We used to have something of a democratic process in the United Kingdom. There were left wingers and right wingers. There was the Tory party which was a bit to the left of New Labour and the there was the Labour party which was to left of anything you can now dream of. Each party had their mavericks who expressed views that were two standard deviations more extreme than their party's mean. There was genuine debate in parliament. A full range of views was aired. We had a vibrant press. You could easily find newspapers with a very left wing perspective and newspapers with a very right wing perspective. But many of those differences are now much more blurred. The main political parties no longer look to separate themselves with clear blue water. Instead, like the coxes in the boat race, they fight for the middle way. Mavericks are no longer admitted to the exclusive club at Westminster. To become a parliamentary candidate for a major party the first prerequisite is to be prepared to toe the party line. If you have the misfortune to meet any of these colourless people you will find it hard even to know which foot they kick with.
All this is bad. Consensus may sound good but it's dangerous if it is just a consequence of being given the same hymn sheet to sing from. For too long fundamental wrongs about the way we
have been heading have gone unquestioned. The banking catastrophe is just one example. Why were no questions asked about that? Was it really that people were unable see the evils of what was going on? Or was it that they had no way to blow the whistle?
If there is one group that is mostly to blame it is the journalists. What, for example, have they really done to flag up the problems of the misdirection of the health service? How often have they picked up stories spoon fed to them by the bloggers? The word 'never' springs to mind.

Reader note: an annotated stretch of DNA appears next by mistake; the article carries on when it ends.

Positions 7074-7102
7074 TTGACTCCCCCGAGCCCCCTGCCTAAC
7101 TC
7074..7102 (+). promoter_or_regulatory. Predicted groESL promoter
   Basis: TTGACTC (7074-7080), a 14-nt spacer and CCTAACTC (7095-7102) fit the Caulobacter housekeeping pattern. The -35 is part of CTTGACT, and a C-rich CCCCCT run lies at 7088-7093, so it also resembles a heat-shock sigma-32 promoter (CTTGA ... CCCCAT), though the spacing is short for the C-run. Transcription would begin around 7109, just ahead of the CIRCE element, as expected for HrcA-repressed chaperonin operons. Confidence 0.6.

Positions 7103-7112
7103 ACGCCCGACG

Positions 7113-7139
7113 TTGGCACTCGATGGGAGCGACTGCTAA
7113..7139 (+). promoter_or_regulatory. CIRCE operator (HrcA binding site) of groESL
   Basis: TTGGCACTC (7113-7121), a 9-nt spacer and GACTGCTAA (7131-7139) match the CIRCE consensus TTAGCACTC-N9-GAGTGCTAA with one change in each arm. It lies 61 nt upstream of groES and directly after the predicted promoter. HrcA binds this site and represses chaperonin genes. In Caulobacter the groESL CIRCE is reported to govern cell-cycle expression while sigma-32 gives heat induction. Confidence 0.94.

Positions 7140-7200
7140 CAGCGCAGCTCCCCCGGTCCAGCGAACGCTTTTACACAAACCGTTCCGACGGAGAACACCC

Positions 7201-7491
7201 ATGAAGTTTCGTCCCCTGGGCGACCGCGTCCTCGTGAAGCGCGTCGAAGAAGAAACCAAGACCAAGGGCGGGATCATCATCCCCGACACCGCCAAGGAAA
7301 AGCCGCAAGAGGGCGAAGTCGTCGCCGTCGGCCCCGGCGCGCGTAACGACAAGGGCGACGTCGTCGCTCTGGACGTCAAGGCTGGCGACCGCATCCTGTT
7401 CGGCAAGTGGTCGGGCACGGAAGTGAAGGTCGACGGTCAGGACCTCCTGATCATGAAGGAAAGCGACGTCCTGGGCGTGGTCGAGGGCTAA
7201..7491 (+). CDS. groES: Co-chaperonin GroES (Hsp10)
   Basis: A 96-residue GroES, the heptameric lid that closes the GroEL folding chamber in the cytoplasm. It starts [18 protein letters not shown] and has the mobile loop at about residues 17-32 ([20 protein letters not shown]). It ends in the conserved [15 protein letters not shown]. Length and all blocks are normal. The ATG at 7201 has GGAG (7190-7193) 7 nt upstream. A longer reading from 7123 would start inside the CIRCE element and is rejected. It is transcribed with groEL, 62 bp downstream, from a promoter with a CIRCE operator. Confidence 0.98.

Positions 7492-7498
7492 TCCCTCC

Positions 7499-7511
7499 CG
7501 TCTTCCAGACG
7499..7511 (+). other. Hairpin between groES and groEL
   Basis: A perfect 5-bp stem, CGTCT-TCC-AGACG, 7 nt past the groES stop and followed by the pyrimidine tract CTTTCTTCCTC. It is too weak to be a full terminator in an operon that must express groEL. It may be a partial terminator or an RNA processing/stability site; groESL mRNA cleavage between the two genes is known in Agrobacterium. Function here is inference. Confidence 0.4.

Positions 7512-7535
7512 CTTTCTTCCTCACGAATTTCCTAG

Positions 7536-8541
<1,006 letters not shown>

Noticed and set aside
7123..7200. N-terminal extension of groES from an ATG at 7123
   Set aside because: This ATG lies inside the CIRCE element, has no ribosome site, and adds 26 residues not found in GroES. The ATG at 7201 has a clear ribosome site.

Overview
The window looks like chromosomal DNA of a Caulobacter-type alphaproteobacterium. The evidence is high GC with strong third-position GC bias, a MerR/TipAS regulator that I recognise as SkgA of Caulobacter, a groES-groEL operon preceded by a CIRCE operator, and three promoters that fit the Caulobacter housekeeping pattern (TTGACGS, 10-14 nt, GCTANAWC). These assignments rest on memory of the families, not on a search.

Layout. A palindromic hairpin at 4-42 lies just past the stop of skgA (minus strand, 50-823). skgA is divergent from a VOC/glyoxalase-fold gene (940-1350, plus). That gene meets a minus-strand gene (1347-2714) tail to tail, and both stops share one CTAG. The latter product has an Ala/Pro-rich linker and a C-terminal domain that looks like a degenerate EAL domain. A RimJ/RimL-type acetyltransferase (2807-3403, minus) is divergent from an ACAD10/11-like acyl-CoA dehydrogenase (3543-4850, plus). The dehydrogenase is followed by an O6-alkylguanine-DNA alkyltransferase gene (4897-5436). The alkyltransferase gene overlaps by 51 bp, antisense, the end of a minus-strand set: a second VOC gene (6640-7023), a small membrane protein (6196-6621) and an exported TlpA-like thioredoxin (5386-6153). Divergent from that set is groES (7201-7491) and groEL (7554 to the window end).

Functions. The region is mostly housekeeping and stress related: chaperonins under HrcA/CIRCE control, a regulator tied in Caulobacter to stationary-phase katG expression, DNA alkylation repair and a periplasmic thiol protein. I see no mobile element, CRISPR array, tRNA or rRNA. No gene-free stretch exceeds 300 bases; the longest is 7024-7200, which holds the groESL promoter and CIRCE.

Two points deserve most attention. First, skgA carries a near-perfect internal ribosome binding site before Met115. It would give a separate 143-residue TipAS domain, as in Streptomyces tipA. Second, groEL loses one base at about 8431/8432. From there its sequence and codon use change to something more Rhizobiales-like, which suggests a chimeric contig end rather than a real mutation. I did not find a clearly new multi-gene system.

The journalists do have some insight. Here's Nick Cohen:
... those who ought to have shouted from the rooftops about patients begging for help from excrement-stained beds bit their tongues. Their dereliction of duty is all the stranger because, while Labour did not regulate the City, it sent an army of quangocrats to monitor the NHS and helped staff raise urgent concerns by providing statutory protection for whistleblowers.
For all that apparent encouragement, whistles were not blown by doctors or nurses in Stafford. Instead of independent professionals with the confidence to defend the public interest, the Healthcare Commission described sullen staff, bullied by managers and neglectful of patients. Doctors told its investigators that they had been "proletarianised": turned from professionals with their own codes and standards into employees who must obey.
And here is a telling paragraph:
Suppose whistleblowers were to turn to the press. They would find a cowed Fourth Estate, which is being battered by the recession, and a judiciary which does not believe in freedom of publication. (Source)
Of course this does not make sense. The recession is no reason not to publish a good story. And it can't really be the judiciary blocking the truth. So why has the press repeatedly failed to relay what the workplace bloggers have been saying for 4-5 years until, that is, the cat is already out of the bag?